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In my world, a scientist and engineer by the name of Guoliang Guan successfully uproots and moves a quarter of a million tons of habitat, industry, miscellaneous chemicals, storage containers, rocketry, life-support, and scientific experiments from all across the western hemisphere of Mars - to the bottom of Valles Marineris in two months. This accomplished with a mixture of dug-out roads, gondola lifts, concrete shoots, and a bachelors degree in Engineering. Due to his extraordinary accomplishments, Diego promotes him to Chief Mover of Stuff ... Arbiter of Transportation.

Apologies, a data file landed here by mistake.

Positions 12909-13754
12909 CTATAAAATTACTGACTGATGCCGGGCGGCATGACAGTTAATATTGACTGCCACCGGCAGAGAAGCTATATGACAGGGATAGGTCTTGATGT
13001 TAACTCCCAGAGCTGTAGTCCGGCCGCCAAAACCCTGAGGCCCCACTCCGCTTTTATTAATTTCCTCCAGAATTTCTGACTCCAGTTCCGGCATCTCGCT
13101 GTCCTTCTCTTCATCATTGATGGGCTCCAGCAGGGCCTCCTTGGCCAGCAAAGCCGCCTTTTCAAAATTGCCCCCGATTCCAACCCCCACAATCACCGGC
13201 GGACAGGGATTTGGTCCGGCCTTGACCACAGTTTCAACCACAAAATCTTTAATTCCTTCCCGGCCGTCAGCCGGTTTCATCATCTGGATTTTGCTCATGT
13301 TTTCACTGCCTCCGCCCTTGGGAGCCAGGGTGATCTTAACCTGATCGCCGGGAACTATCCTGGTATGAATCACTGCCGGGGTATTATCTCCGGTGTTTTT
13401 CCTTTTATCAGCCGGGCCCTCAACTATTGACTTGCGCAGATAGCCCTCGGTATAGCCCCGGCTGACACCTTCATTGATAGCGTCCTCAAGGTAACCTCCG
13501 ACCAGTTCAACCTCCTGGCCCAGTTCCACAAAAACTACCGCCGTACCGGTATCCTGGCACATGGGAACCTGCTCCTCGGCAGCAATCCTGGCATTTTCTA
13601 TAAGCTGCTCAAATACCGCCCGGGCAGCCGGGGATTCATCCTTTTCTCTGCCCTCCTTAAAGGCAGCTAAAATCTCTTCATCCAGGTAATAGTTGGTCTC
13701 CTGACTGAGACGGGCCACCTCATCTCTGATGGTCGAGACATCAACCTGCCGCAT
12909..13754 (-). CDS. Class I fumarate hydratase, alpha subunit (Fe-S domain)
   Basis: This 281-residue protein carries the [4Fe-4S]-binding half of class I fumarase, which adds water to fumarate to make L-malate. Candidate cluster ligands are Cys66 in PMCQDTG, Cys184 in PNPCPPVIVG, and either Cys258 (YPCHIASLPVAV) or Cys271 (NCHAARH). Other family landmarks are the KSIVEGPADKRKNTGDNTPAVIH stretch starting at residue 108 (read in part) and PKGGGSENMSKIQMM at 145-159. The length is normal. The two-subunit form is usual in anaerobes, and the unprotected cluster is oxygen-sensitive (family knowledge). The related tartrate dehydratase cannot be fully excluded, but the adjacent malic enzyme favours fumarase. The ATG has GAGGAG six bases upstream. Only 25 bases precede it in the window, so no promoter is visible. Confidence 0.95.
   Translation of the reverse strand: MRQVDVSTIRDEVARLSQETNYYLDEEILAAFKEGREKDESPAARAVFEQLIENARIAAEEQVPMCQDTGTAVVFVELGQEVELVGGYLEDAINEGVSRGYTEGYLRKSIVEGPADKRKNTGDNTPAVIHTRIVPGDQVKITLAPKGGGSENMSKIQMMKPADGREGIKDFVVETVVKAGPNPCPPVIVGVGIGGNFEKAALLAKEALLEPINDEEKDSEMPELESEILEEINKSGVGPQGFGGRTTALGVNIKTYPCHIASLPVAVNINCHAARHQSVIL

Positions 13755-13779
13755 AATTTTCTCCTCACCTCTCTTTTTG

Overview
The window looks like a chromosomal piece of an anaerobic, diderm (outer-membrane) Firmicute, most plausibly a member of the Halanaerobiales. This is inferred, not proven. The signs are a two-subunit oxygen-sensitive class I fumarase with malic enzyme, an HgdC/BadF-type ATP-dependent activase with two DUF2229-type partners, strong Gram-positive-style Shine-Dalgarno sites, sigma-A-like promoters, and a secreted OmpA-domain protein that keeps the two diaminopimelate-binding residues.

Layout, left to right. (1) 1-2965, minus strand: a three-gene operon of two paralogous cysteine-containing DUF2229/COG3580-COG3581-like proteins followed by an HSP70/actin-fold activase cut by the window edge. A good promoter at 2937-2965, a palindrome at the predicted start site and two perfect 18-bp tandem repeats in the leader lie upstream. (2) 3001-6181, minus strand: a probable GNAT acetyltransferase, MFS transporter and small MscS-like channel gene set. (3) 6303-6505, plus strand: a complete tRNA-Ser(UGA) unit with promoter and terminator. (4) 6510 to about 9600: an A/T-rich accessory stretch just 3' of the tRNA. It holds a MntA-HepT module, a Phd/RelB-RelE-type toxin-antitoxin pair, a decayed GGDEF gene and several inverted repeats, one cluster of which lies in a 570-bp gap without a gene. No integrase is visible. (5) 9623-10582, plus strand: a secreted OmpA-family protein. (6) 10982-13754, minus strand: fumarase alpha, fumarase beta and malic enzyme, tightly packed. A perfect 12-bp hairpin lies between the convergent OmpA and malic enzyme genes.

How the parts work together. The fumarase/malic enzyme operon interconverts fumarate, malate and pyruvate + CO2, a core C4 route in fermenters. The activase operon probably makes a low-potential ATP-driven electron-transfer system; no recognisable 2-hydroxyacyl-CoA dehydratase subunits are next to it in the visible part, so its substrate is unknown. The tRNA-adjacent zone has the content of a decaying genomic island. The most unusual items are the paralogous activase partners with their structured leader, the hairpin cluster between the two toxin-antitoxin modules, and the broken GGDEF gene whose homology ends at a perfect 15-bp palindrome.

Now, Guoliang is greatful for his promotion and all, but he considers it to be a real pain in the ass if he's gonna have to create new infrastructure every time he needs to move something from God-knows-where to Not-the-bottom-of-Valles-Marineris. So the thinks, "Why make infrasture at all?", and dabbles in a mobile, vehicle-based transportation system. He starts by thinking of the all-terrainiest vechicle of them all; an airship, and reasons out its practicality in a dome at the top of Marineris.

Requirement~

  • a useful lift capacity of 50 tons
  • Maximum speed of 180 mph
  • Operatable at 4 miles above the Martian surface level
  • All requirements must be fufilled in relation to Mars

My Question is:

What modifications in Size (dimensions and volume), Lift gas, Structure, and Propulsion to the design of a normal airship (for this question, consider that base to be the Zeppelin NT or LZ-130 Graf Zeppelin II) would be necessary to met Guan's requirements?

Points for factoring in the Martian Enviroment like sandstorms, air density, etc